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Peter Marks

Gilliam’s long-time love of Grimm fairy tales, the general topic of the script was tantalising. So, no doubt, was the prospect of work, even if it entailed returning to the Hollywood system. While not normally the focus of filmmakers catering for adult audiences, fairy tales are more than mere children’s stories. Jack Zipes shows how the fairy tale evolved from earthy oral folk tales that represented and

in Terry Gilliam
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Author: Peter Marks

This book argues the centrality of hybridity to Terry Gilliam's films. Gilliam had a collaborative approach to filmmaking and a desire to provoke audiences to their own interpretations as other forms of intertextual practice. Placing Gilliam in the category of cinematic fantasist does some preliminary critical work, but crudely homogenises the diversity of his output. One way of marking this range comes from understanding that Gilliam employs an extraordinary variety of genres. These include medieval comedy; children's historical adventure; dystopian satire; the fantastic voyage; science fiction; Gonzo Journalism; fairy tale; and gothic horror. Gilliam's work with Monty Python assured him a revered place in the history of that medium in Britain. As a result, the Python films, And Now for Something Completely Different, The Holy Grail, Life of Brian and The Meaning of Life, along with his own, Jabberwocky, Time Bandits, and Brazil, show him moving successfully into the British film industry. Most of his films have been adaptations of literary texts, and Jabberwocky forges an extended tale of monsters and market forces. The Adventures of Baron Munchausen builds on some tales from the original texts, constructing a complex examination of fantasy, representation and mortality. Taking crucial ingredients from medieval and older mythologies, the screenplay of The Fisher King resituates them and reworks them for modern America. Gilliam's complex interaction with Britain and America explains his ambiguous place in accounts of American and British films.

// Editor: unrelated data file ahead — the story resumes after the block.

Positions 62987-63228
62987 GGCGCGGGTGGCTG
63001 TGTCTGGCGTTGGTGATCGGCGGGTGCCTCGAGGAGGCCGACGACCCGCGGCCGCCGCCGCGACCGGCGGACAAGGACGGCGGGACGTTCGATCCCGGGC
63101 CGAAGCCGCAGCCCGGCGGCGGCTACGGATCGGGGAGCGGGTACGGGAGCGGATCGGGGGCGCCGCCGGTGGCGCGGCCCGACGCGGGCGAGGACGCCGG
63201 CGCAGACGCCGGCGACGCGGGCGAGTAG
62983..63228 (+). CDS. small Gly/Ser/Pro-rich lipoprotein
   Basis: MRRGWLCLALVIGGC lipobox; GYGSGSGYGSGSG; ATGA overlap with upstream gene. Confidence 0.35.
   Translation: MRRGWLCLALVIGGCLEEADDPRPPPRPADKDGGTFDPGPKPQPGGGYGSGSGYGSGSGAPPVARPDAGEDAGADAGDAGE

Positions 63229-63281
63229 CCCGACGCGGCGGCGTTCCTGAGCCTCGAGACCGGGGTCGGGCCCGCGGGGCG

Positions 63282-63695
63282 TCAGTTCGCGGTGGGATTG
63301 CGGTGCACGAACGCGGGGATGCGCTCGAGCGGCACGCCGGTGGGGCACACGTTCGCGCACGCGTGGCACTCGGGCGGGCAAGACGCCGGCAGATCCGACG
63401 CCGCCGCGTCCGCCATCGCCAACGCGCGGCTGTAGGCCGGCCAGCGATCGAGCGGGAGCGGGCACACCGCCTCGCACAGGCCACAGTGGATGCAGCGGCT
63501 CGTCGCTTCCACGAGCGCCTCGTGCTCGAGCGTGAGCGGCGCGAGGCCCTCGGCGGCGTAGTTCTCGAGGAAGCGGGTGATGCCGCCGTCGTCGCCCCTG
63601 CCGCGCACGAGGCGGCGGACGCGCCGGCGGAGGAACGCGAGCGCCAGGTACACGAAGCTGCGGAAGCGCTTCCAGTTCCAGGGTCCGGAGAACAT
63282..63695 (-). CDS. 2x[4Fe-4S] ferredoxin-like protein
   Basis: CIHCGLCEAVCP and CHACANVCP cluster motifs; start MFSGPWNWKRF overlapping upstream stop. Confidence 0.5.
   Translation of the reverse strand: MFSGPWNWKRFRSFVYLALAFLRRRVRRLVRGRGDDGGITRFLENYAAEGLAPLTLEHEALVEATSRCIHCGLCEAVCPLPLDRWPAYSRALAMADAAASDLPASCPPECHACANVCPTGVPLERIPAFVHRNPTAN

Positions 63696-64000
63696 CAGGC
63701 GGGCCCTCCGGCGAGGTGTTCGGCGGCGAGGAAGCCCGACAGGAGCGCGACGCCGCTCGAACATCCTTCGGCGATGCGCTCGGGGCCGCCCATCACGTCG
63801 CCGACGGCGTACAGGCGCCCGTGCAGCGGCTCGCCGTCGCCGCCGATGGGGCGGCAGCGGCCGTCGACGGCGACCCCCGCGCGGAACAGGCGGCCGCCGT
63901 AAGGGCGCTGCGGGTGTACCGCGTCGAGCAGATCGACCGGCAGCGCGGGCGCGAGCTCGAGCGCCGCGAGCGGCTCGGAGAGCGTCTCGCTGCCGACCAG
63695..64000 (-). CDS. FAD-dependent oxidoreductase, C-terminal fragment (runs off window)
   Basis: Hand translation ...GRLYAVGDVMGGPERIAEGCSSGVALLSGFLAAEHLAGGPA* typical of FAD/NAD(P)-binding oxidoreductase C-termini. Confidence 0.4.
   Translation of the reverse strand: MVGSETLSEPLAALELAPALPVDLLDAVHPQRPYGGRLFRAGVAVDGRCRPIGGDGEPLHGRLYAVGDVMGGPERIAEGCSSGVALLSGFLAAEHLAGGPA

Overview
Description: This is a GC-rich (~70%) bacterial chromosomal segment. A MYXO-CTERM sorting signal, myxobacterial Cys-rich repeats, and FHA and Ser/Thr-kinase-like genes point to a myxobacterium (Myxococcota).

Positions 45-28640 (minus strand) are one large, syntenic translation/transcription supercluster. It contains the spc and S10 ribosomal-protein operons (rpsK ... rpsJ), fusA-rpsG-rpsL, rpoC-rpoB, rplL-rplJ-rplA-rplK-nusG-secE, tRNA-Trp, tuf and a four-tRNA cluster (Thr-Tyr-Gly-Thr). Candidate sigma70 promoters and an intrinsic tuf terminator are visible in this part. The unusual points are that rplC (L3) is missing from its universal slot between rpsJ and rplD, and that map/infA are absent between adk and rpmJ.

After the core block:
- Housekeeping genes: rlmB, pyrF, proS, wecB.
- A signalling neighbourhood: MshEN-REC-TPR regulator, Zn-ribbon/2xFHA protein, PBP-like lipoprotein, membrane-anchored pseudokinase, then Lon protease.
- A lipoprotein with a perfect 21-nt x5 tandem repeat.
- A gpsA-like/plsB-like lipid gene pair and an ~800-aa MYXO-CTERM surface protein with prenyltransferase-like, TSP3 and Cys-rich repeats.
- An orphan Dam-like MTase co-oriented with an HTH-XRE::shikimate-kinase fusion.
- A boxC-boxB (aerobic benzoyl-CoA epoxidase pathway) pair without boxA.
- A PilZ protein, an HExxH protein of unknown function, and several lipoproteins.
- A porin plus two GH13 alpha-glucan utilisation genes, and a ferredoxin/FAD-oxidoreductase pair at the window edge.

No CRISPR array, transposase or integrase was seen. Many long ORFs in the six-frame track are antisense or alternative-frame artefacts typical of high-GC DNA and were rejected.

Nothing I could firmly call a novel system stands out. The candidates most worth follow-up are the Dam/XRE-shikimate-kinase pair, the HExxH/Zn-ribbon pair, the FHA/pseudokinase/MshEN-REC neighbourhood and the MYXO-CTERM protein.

The Allusive Languages of Myth, Fairy Tale and Monstrosity in The Falconer
Sarah Dunnigan

This essay examines how Alice Thompson‘s novel, The Falconer (2008), creates a richly allusive Gothic weave by analysing its symbolic languages of myth, nature, and monstrosity, and how it reimagines and reinterprets other modes and texts associated with the Gothic, namely Du Maurier‘s Rebecca and the Bluebeard fairy tale, as well as Scottish ballad tradition and popular fairy belief. Mirroring the trope of metamorphosis which thematically and stylistically informs the novel, the essay also explores how these allusively poetic uses of Gothic become politicised in the portrayal of German Nazism and of traumatic historical memory.

Gothic Studies
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Running into the forest in Russian fairy tales
Shannon Scott

death. Furthermore, like the Grey Wolf, Baba Yaga is never rattled by violence or brutality, either her own or that of others, inflicting no moral judgements on human behaviour with the exception of the behaviours that break her own unique code of ethics. And yet, despite her ferocious demeanour, Baba Yaga often assists the hero or heroine in their quest, as the Grey Wolf does for Ivan Tsarevich. Fairy tales or folktales featuring Baba Yaga and the Grey Wolf were popular, and continue to be so, in Russian culture. Alexander Afanas’ev, who collected

in In the company of wolves
Hans Christian Andersen and Selma Lagerlöf